Data analytics is the discipline of interpreting data to discover useful information and patterns with the goal of answering specific questions, gaining scientific insight, or making more effective decisions. Data analytics uses methods and algorithms drawn from statistics and computer science to help researchers explore the ever-increasing volume of data that supports science, engineering, medicine, commerce, and many other aspects of society. For NCAR researchers, effective data analytics reveals more scientific information from both observations and numerical simulations, and it often produces graphics to communicate results visually. In July, IMAGe hosted the Second Annual Graduate Workshop on Environmental Data Analytics was part of an ongoing series designed to prepare the next generation of researchers and practitioners to work within and contribute to the data-rich era. Each workshop brings together researchers from graduate students to senior scientists in environmental statistics and related fields to explore contemporary topics in applied environmental data modeling. This second annual workshop offered hands-on computing and modeling tutorials, presentations from graduate student participants, and invited talks from early-career and established leaders in environmental data modeling. Tutorials and invited talks addressed useful ideas and tools that are directly applicable to student participants’ current and future research. Seven of the 29 participants came from EPSCOR states.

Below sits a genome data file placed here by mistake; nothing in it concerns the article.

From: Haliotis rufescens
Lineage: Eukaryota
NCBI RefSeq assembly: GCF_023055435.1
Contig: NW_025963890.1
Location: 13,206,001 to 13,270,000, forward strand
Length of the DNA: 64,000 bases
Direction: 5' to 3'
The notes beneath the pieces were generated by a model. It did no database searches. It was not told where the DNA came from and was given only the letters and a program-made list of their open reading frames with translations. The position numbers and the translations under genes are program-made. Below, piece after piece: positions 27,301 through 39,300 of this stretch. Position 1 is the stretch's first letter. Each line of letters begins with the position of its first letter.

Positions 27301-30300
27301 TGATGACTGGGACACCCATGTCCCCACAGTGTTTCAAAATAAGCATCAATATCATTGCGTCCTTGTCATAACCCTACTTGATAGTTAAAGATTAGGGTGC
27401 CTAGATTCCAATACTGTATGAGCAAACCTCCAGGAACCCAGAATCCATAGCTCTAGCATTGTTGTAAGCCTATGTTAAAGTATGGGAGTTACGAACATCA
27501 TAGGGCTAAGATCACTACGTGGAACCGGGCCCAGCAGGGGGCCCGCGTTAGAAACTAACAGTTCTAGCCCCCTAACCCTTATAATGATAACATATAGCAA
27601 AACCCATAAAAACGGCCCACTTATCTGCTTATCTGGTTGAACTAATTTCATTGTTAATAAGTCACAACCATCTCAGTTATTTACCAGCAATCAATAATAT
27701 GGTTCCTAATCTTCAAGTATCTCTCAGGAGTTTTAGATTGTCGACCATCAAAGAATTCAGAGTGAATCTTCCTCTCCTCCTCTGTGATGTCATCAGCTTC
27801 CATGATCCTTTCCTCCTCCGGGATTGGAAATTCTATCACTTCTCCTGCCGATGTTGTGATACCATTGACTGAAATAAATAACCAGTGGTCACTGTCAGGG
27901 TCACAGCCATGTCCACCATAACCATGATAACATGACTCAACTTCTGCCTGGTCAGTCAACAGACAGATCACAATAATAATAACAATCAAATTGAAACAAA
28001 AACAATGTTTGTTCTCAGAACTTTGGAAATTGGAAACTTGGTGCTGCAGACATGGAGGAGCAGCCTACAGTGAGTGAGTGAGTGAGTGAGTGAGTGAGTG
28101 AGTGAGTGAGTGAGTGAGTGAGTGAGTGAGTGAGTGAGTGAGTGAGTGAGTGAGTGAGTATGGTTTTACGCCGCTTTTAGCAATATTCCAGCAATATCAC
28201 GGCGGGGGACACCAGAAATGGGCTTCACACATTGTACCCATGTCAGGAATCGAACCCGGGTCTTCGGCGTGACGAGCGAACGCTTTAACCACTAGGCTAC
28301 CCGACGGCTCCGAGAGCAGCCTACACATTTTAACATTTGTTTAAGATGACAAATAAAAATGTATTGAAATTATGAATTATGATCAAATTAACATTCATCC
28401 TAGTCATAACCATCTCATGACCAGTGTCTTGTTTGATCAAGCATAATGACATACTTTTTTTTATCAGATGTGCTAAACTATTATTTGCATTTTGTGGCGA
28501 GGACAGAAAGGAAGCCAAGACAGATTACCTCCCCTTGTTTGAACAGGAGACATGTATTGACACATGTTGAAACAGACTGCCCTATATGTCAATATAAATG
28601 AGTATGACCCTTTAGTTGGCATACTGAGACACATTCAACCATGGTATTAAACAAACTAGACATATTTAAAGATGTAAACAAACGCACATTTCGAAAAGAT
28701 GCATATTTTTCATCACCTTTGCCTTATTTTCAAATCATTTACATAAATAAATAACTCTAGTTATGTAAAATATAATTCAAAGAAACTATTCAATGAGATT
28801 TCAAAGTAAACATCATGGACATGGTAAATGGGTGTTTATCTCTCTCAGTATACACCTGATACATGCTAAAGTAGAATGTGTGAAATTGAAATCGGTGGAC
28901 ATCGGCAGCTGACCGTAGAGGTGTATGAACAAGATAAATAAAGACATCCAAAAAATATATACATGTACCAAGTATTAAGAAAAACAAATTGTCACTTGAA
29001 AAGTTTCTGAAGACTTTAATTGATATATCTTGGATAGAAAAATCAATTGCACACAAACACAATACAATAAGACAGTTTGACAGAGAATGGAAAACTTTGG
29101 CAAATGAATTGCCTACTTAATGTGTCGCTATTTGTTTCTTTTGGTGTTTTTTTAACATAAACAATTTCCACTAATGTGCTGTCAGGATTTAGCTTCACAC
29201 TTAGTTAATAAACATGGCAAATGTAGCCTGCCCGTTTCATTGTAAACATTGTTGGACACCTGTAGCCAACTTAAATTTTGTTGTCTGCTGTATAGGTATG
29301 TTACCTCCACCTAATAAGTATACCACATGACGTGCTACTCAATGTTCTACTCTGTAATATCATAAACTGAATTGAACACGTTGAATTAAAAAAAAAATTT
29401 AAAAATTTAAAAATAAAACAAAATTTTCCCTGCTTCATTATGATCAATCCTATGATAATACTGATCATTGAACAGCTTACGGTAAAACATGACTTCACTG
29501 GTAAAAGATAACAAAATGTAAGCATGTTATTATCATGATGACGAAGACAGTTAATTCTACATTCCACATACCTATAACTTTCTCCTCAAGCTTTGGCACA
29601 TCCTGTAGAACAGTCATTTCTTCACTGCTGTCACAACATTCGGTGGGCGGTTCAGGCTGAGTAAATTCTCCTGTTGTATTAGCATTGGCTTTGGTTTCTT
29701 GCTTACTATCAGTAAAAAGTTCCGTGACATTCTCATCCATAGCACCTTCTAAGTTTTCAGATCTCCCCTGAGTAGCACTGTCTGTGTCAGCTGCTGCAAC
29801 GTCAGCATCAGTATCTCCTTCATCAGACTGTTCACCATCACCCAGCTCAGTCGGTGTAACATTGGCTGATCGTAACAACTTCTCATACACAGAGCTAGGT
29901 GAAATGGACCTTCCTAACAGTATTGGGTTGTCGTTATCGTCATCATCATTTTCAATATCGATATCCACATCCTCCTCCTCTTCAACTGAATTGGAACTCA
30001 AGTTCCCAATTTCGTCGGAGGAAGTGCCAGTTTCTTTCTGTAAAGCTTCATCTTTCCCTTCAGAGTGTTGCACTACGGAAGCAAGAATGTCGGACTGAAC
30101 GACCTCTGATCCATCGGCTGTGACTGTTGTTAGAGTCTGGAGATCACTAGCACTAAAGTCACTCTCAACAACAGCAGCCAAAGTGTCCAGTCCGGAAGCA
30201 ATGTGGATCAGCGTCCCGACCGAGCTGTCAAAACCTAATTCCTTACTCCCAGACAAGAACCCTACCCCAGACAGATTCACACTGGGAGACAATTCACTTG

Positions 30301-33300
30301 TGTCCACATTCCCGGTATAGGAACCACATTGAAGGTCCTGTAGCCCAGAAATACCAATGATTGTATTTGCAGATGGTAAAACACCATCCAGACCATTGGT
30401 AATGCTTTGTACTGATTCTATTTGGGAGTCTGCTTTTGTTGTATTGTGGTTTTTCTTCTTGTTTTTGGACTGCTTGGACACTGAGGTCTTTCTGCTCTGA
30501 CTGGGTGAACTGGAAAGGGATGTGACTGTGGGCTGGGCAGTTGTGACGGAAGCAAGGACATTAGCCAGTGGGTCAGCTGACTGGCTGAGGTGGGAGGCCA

Data assimilation refers to methods that combine data from observations and the output of numerical models to provide improved estimates and better prediction of real systems. An ensemble assimilation uses a sample of states of the system where the variation among the ensemble members quantifies the uncertainty in the state. A familiar application of data assimilation in the geosciences is weather forecasting, where a large set of weather observations are combined with the output of a numerical weather model to make forecasts. At NCAR, data assimilation is also used to improve climate models and check physical models against observations. In August, the IMAGe workshop Frontiers in Ensemble Data Assimilation for Geoscience Applications focused on (1) ensemble data assimilation for atmosphere, ocean, land, and coupled Earth System models, and (2) hybrid ensemble variational assimilation techniques. Participants explored current techniques and applications of data assimilation in the geosciences. Indicating the international appeal of ensemble data assimilation, 13 of the 27 participants came from non-U.S. universities. Two participants came from EPSCOR states.